Levofloxacin, moxifloxacin, and gemifloxacin have good antibiotic effects on... And their adverse side effects.
Gram-neg. and gram pos (strep., staph, and respiratory pathogens). Prolong QT interval and should not be given to patients being receiving class I or III antirrhythmics.
What is presumptive antibiotic therapy?
Given when there is a strong possibility of an established infection. (acute cholecystitis or pancreatitis of less that 24 hour duration)
Pharmacodynamics of Fibric Acid Derivatives:
mech. of action is not well understood
believed that fibric acid derivatives increase the activity of lipoprotein lipase, a plasma enzyme that degrades chylomicrons & VLDL
How do you properly measure BP?
Arm should be at level of heart
What is the normal function of Beta-2 receptors?
Relax bronchial smooth muscles
specific mechanisms of AED: enhance GABA inhibition
-Gaba facilitation (drug binds and helps gaba bind)-increase gaba synthesis/release (increase GAD-glu acid decarboxylase, decrease Gaba-T- gaba tranaminase, SSA- succininc semi-aldehyde)-decrease gaba metabolism-decrease gaba reuptake
What does the abbreviation stand for: SOS
si opus sit, if necessary
what are the side effects of antipsychotics
extrapyramidal side effects (EPS), sedation, endocrine, muscarinic blockade, alpha blockade, histamine blockade
which drugs cause SLE like syndrome
"it's not HIPP to have lupus"

What is sick sinus syndrome?
SA node is damaged, fibrotic or infected causing a lack of firing
Histamine neurons found where in the brain?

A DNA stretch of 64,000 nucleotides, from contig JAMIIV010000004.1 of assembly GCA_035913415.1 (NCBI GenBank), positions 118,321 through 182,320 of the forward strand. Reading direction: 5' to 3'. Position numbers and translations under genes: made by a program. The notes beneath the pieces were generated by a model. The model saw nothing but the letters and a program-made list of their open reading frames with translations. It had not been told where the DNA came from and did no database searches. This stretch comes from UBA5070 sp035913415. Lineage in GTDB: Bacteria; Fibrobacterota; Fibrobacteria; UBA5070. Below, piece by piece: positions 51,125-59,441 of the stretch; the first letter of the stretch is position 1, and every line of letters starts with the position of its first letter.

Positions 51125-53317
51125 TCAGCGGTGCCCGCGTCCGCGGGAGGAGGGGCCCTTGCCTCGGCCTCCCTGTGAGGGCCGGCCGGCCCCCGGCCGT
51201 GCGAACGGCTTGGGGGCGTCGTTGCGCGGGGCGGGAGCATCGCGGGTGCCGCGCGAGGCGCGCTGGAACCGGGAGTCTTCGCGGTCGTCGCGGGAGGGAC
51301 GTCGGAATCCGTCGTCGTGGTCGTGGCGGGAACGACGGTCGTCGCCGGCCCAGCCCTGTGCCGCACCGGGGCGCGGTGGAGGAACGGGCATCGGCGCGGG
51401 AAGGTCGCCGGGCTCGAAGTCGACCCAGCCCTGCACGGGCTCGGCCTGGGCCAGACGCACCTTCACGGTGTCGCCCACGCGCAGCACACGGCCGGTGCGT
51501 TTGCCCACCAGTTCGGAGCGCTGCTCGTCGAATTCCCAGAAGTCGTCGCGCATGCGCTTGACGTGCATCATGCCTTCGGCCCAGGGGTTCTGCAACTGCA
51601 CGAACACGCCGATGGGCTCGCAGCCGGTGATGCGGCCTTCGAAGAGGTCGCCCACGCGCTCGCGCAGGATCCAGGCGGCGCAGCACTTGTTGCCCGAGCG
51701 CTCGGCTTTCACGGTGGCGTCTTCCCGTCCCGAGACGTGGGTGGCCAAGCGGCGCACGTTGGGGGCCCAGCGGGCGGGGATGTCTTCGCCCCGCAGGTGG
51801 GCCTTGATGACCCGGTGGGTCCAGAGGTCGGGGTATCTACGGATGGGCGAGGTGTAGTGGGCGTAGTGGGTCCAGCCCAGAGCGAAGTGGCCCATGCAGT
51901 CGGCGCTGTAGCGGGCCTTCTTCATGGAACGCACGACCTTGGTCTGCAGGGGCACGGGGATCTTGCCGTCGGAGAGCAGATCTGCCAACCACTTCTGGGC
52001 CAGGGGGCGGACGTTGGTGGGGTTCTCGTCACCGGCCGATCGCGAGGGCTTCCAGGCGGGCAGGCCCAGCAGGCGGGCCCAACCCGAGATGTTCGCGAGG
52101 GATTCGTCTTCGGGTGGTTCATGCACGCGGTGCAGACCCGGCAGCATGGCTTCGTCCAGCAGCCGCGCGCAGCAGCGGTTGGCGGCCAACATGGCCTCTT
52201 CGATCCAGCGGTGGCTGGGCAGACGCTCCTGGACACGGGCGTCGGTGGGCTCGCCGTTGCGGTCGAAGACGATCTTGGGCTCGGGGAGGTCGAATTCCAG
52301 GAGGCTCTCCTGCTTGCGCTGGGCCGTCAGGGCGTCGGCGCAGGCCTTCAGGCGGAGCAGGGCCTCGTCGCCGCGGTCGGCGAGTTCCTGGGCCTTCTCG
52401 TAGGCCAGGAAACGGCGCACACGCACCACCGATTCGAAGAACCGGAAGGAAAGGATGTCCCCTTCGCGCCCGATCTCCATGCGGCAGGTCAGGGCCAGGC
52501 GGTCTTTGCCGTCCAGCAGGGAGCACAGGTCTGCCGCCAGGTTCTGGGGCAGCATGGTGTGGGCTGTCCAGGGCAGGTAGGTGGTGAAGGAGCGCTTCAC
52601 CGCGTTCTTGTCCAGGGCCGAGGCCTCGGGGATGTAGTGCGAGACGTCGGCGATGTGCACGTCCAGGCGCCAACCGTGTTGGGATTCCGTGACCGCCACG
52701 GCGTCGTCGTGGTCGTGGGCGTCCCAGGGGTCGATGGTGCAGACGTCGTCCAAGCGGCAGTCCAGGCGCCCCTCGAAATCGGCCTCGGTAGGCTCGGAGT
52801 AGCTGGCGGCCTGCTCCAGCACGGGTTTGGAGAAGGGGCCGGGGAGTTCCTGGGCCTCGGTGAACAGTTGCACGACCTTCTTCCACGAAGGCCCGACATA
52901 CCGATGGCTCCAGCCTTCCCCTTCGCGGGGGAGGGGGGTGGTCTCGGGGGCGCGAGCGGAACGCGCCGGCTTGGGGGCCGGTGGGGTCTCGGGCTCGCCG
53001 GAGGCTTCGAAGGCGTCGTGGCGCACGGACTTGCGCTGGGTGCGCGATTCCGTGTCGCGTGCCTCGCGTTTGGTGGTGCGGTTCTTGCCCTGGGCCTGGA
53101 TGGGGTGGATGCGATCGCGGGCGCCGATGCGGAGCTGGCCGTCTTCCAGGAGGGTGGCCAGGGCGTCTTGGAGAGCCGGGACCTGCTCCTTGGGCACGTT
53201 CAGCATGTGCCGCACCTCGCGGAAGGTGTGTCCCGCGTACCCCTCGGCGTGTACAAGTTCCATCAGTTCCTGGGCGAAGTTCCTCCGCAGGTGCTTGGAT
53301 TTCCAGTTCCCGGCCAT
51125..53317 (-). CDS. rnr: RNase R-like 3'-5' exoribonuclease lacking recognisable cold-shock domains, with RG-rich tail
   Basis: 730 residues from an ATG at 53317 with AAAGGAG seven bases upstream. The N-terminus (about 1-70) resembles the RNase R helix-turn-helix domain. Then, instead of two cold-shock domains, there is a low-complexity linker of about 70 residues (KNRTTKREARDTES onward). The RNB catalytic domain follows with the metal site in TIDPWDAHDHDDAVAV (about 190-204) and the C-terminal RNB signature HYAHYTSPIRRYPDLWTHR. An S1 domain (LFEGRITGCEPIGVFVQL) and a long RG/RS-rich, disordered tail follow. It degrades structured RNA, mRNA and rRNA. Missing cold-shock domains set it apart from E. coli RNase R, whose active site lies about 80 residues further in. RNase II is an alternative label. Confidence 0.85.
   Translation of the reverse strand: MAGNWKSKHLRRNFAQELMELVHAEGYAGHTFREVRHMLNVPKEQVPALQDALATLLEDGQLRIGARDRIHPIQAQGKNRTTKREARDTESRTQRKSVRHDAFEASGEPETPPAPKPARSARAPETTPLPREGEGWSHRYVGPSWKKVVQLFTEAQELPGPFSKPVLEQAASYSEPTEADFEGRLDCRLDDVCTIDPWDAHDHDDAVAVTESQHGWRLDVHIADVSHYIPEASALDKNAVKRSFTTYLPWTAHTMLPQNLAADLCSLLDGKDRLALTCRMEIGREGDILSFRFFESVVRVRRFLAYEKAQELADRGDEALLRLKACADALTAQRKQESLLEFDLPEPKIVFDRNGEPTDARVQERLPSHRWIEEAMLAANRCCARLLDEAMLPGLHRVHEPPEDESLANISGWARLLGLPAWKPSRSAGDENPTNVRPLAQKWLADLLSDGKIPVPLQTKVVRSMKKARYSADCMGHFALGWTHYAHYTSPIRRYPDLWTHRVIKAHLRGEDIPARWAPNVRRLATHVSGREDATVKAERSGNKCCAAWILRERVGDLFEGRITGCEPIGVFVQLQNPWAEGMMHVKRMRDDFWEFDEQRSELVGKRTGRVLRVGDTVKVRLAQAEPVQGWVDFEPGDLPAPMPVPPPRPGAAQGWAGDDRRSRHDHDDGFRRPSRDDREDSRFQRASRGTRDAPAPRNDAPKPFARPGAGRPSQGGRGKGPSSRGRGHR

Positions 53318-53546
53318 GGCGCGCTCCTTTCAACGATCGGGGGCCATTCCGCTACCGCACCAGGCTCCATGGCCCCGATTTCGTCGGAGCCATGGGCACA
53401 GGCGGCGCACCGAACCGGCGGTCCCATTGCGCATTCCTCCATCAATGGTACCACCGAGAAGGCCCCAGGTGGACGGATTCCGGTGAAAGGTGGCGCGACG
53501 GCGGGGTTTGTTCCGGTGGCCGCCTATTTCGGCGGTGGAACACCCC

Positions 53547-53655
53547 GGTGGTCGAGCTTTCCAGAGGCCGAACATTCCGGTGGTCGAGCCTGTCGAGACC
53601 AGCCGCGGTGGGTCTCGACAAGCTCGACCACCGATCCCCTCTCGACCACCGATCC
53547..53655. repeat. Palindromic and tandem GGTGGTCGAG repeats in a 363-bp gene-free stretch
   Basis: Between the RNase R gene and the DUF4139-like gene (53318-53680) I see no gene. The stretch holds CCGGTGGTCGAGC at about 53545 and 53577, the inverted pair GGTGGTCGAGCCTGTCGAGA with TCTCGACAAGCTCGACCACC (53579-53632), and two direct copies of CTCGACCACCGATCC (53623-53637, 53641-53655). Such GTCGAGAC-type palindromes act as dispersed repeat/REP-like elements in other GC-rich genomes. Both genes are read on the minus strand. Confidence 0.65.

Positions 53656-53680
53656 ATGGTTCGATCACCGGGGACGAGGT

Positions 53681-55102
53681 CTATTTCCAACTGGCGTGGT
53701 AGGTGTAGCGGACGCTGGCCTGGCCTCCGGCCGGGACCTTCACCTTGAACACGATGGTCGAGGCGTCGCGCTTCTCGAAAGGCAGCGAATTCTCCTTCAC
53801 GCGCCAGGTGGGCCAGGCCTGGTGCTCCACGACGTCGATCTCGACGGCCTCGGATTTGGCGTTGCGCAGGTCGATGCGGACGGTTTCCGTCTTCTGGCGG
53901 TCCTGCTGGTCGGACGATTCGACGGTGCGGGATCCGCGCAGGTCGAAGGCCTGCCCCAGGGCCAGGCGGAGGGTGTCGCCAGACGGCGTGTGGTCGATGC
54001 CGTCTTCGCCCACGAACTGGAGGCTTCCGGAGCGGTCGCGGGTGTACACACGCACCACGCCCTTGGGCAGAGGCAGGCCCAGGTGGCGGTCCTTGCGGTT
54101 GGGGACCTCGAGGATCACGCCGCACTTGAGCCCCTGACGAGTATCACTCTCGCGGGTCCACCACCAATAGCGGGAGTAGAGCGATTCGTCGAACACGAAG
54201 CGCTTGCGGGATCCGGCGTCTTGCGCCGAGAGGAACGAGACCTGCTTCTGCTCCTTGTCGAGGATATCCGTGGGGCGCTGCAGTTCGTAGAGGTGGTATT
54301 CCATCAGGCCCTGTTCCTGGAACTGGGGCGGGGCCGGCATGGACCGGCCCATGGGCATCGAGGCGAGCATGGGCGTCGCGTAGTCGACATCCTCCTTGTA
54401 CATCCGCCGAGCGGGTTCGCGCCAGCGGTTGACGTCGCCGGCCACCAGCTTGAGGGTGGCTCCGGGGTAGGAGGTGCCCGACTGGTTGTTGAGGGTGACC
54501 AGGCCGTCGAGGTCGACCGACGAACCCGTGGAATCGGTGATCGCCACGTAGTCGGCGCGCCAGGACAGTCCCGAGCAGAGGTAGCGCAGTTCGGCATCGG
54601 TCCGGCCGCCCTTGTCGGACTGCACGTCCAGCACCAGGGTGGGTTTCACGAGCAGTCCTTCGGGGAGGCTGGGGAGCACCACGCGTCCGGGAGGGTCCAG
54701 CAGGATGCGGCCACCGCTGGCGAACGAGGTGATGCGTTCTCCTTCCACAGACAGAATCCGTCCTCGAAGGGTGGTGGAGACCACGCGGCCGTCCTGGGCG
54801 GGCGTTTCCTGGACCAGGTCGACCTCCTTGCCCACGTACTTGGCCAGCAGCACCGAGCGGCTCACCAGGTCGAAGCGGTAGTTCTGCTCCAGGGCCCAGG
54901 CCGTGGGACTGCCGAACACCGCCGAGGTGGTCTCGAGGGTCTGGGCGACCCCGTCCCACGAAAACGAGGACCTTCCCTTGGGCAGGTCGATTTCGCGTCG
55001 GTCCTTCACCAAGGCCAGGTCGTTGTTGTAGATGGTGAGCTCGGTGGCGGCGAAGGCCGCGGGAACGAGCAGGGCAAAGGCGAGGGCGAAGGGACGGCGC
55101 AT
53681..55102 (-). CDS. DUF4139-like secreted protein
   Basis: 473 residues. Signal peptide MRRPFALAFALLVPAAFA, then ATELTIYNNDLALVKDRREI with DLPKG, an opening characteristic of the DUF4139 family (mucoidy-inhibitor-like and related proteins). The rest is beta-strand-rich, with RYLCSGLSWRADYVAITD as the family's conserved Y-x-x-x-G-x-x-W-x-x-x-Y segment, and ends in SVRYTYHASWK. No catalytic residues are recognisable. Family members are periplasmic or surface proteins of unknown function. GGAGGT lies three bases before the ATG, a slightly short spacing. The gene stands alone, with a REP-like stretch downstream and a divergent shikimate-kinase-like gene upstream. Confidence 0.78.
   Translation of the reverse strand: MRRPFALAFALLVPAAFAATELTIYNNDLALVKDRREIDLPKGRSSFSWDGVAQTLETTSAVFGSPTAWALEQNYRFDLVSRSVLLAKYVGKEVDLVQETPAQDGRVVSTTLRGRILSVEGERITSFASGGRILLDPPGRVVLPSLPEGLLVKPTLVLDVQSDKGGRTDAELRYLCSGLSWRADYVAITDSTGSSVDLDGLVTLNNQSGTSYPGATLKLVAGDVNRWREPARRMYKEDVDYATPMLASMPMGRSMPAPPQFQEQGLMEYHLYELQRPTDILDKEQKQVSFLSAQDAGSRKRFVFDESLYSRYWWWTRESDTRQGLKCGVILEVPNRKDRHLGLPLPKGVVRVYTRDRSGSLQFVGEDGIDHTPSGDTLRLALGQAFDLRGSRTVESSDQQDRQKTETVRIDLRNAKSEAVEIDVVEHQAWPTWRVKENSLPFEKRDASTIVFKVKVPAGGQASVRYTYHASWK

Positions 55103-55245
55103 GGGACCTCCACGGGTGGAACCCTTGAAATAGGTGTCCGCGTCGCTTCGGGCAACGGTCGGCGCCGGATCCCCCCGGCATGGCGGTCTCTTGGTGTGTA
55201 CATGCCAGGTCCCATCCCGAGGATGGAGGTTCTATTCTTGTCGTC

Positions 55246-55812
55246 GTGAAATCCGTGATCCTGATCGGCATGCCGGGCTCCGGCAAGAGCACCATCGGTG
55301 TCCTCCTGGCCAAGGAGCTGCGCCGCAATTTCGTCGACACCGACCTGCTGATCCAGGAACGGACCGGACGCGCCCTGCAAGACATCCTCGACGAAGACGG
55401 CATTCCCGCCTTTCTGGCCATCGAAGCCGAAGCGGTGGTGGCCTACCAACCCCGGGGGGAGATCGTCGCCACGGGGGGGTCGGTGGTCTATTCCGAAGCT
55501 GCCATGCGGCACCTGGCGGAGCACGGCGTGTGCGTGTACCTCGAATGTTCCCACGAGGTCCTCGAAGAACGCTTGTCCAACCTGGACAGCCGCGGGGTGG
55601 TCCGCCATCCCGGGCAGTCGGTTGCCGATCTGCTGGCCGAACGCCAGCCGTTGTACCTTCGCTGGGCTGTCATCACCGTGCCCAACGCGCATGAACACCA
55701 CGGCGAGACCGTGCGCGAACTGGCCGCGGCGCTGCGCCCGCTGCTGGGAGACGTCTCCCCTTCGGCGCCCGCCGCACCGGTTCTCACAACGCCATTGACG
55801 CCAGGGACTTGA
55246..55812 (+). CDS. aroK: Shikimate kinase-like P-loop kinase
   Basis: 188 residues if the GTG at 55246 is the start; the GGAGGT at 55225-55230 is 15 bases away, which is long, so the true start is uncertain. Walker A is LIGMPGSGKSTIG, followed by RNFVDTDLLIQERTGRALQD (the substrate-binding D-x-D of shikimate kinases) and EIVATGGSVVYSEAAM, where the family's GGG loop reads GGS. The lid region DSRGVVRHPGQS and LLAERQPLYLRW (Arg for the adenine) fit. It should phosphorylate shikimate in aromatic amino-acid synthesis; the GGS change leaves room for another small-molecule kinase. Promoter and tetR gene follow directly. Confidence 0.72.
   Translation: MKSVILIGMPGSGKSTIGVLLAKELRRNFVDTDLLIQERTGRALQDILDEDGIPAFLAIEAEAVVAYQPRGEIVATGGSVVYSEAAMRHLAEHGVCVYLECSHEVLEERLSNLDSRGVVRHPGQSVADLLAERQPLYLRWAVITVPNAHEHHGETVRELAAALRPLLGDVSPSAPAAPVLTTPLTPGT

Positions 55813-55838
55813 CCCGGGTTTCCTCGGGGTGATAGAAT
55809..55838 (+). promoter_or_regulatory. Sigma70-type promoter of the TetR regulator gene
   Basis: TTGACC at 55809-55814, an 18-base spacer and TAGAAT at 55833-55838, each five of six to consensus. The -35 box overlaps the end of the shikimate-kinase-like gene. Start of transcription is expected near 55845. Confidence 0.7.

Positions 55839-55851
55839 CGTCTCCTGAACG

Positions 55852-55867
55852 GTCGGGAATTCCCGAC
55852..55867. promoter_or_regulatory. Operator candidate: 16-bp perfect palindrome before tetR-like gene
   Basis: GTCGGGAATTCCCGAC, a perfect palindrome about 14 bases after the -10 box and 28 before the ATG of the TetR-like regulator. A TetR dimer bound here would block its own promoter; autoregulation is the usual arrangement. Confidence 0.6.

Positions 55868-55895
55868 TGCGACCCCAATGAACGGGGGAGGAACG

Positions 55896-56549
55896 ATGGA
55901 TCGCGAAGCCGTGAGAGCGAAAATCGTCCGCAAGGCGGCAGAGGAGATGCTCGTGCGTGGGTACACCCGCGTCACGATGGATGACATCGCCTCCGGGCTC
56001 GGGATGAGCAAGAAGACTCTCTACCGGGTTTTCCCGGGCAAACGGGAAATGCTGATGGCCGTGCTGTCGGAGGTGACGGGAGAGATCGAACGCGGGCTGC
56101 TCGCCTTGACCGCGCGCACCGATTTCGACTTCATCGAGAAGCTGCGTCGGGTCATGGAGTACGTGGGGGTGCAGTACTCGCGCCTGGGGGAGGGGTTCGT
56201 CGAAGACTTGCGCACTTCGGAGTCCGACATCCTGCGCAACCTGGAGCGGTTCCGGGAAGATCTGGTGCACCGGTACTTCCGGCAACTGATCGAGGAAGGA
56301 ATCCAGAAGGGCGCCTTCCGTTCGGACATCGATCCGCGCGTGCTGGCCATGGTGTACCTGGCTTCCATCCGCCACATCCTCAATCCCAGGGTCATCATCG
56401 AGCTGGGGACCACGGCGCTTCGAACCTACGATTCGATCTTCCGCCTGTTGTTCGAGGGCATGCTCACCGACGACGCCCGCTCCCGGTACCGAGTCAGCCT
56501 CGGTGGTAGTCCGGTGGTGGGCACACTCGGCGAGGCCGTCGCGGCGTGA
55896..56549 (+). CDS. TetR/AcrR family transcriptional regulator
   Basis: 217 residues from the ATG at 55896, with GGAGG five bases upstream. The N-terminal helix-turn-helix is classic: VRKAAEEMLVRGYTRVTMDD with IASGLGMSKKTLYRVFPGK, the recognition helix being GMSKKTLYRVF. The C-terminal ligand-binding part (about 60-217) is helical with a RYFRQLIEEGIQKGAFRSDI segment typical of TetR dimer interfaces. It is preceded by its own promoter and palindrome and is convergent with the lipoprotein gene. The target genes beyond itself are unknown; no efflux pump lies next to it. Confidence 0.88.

Tuberomammillary nucleus in the hypothalamus (neuroendocrine control, thermoreg., and arousal.)
examples of combinations of PCNs + B-lactamase inhibitors
amoxicillin + clavulanic acid = augmentin
piperacillin + tazobactam = zosyn 
What equation is used to calculate half-life? What equation is used to estimate amount of a drug in the body at some point after it is given?
Half life = kt=0.693. Concentration at time t = Amount of drug at time zero/2^number of half lives that have gone by since time zero
Thiazide Diuretics - MOA, Uses, and S/E
Most widely used; the first choice.
MOA: Blocks reabsorption of Na and Cl in the distal convoluted tubule. (won't reabsorb water, blood volume decreases)
Uses: Hypertension and edema
S/E: Lyte/H2O imbalance, increases uric acid (which causes gout), hypokalemia, increased blood sugar, (hyperglycemia inhibits release of insulin).
Also, mediators elicit a ________ response is which leads to bronchial __________ and is treated with __________.
mediators elicit a late response and this leads to bronchial hyperactivity. This is best treated with steroids.
what is the process of absorption done by most drugs?
Passive Diffusion

(there is also active trans and carrier mediated)
Bethanechol (and other main drug in this group and group function)
Ach/choline ester mimetic (M-3 agonist (cevimeline also one)) for stomach and bladder-detrusor muscle, relaxes trigone, and external sphincter) Carbachol (broader effects).
What are special considerations (5) in patients that you should consider in drug metabolism?
- Age- Induction of drug metabolizing enzymes- First pass effect- Nutrition- Drug competition
Name the four places that Nicotinic receptors are found.
1 Autonomic ganglia 2 Adrenal medulla 3 CNS 4 Skeletal muscle
T or F: penicillin is effective against gram pos and gram neg rods
False: penicillin is used to treat common streptococci (but not staph), meningococci, gram pos bacilli and spirochetes (i.e. syphilis, treponema). Not used to treat gram neg rods.
What is the formula for augmentin?